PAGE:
Until recently, I worked in real estate development, doing everything from property acquisition and permit filing to management and sales.
One of the biggest hurdles our small company always faced was paying for the construction of mandated, and usually unnecessary, automobile parking.
For example, there was a project on Colorado Boulevard in Eagle Rock. The property had (and still has) a small home on a little more than 7,000 square feet. That is not a lot of room to work with. The zoning code allowed for multifamily residential and commercial uses on the same property.
We thought we could do something really nice: ground-floor offices topped by four two-story apartments. Our plans fit in perfectly with the gentrifying neighborhood (area-specific plans called for light commercial that was walkable). Our plans also fit nicely with the mixed-use zoning code ... until it came to parking.
Car parking requirements forced us to shrink everything – the ground-floor commercial was squeezed into a 400-square-foot space; the building had to have an extra story just so we could stuff a bunch of cars underneath. The cost on paper shot up, meaning that our four one-bedroom apartments turned into four studio condominiums – and once you subdivide a property into condos, you have to go through a whole bunch of planning hoops, bumping up costs even more.
This easy $200,000 construction project turned into a super-risky $1.2 million, four-story fiasco.
To make a profit, we’d have to sell 800-square-foot studio units for nearly $400,000 apiece! Even at the height of the boom, that was insane. So, after months of meetings, research and design sessions, the tiny project was scrapped.
The car parking requirements killed our project, which was precisely the sort of infill development that politicians and neighbors wanted: low density, modest heights, and room for small local businesses to thrive. Plus, we could have made some real money.
So, in real estate development, parking costs a lot. Car parking requirements kill small, profitable and properly scaled projects in favor of larger, out-of-scale, riskier projects that favor chain or auto-based retail and services only.
But is there an alternative to the car in development in Los Angeles?
Taking a seat
I believe there is, in certain neighborhoods – and it is the bicycle, which is daily becoming more and more popular for neighborhood travel in Los Angeles.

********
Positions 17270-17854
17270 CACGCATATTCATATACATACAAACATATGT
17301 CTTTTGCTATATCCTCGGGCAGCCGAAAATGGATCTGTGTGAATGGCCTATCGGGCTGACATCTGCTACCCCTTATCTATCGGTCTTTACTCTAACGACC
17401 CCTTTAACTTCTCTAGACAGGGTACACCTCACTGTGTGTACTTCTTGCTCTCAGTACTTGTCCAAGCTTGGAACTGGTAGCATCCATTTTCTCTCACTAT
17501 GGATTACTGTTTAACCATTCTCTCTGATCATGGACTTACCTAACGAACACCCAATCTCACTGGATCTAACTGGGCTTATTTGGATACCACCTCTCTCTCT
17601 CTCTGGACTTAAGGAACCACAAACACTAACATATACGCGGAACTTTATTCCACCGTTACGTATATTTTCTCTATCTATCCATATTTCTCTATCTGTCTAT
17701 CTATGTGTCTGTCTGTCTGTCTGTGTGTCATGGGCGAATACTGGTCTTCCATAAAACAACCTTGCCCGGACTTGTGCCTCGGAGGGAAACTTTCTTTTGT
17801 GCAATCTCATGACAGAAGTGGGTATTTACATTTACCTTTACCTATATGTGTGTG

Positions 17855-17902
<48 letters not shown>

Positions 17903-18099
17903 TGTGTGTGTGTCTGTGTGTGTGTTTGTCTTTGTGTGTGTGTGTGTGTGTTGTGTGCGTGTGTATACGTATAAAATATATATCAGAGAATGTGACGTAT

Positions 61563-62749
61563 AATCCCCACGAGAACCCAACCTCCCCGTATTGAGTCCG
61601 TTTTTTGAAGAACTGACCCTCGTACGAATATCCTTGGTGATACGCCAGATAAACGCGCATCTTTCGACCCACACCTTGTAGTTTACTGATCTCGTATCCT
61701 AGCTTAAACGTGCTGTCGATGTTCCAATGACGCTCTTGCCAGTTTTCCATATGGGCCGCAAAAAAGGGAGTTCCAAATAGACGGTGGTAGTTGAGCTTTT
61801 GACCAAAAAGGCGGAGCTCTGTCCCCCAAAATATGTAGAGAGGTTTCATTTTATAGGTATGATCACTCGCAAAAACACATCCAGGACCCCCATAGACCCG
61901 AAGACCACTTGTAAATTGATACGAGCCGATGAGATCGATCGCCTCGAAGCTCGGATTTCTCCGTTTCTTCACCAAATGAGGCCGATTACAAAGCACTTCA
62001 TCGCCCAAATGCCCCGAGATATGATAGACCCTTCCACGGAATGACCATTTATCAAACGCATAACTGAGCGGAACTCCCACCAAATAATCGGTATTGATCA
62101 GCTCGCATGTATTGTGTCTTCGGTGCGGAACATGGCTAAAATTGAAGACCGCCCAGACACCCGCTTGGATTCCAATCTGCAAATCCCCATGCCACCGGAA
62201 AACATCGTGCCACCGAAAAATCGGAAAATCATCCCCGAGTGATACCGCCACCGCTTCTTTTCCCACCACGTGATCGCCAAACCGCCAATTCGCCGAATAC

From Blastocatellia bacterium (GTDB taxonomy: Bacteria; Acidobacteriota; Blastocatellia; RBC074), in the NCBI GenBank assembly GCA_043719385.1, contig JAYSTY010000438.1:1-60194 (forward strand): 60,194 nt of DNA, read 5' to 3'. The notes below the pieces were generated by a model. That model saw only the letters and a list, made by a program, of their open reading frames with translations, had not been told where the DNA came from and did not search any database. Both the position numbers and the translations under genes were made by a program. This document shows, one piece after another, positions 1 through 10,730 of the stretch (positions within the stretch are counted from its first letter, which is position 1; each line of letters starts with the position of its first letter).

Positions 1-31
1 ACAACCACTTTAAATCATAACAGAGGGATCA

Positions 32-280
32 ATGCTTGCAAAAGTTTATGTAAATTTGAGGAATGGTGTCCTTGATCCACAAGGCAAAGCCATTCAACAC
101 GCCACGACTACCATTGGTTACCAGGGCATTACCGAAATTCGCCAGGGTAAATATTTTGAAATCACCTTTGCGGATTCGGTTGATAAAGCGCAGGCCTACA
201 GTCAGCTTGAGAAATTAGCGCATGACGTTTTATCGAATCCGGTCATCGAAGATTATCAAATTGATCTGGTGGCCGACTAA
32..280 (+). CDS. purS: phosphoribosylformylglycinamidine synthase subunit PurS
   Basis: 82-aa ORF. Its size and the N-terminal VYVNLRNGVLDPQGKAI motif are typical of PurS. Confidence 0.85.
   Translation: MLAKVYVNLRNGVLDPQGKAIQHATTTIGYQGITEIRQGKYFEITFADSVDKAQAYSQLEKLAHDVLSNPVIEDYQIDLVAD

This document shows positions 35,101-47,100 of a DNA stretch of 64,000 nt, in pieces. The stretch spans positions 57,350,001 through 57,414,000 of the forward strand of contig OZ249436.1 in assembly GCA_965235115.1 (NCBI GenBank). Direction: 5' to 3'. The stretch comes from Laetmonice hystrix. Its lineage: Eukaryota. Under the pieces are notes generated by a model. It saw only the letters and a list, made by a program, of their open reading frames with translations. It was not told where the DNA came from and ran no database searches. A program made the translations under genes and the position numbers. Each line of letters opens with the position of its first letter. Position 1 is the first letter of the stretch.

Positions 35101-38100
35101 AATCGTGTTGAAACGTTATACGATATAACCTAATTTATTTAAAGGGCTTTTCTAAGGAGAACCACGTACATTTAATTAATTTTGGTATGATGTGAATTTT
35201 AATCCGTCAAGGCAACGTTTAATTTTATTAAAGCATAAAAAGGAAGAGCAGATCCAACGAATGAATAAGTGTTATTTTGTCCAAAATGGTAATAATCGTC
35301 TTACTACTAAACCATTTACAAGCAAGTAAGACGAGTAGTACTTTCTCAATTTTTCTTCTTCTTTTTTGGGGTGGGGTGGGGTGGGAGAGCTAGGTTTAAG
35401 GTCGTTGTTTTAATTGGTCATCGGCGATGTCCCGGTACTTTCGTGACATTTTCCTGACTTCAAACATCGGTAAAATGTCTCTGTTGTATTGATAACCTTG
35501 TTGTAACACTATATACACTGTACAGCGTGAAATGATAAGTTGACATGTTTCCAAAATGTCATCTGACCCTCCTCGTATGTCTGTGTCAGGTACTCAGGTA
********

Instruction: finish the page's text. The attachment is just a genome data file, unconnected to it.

In 2009, I stumbled upon LAMC Sections 12.21-A.4(c) and 12.21-A.16. These sections allow for something quite unique – they authorize a building owner to swap out some of the required car parking spaces for covered bicycle parking.
You can fit 12 bikes in one car parking space – 12 customers where only one fit before! (In city after city, when you build it, they do come.) So, swapping car for bike parking could drastically reduce the footprint of a project; small projects like the one we gave up on in (bike-friendly) Eagle Rock would blossom.
But, there are catches:
Your property must be in a C (commercial) or M (manufacturing) zone.
Your property must have 10,000 square feet of active C or M uses – which excludes small properties in historic parts of town.
You can swap only 2 percent of your required car parking for bike parking. You’d need to build 50 car slots to be allowed one space for a bike stall!
But the code is not chiseled in stone. We would need only eight votes on the City Council to make changes to it, such as:
Making the swap available to all zones in the city.
Removing the section requiring 10,000 active square feet. Have no minimum requirement! That way, any project would be able to swap out car parking for quality bike parking – from a 100-square-foot notary public in the historic core to a university campus with thousands of employees.
Increasing the percentage of car parking you can swap out: 50 percent, 66.67 percent or even 100 percent if appropriate.
Now, every small retail space in an older part of Los Angeles, built to service walk-up customers along a streetcar line, could spring to life with a cafe, bookstore, brokerage, cottage industry or what have you. Tiny commercial properties could have a story added to bring in rental income, making money for builders and owners alike. Small lots along arterial highways and transit lines could be revamped, expanded or rebuilt at a profit.
Users would walk, take public transit or ride a bike – which they could securely park in a covered parking stall.
Money would be made – lots of money. And not only cycling but community would increase, to the benefit of all Los Angeles.
Josef Bray-Ali, a longtime bicycle advocate and former real estate developer, recently opened Flying Pigeon L.A., a small shop in the Highland Park area that sells only cargo and commuter bicycles.
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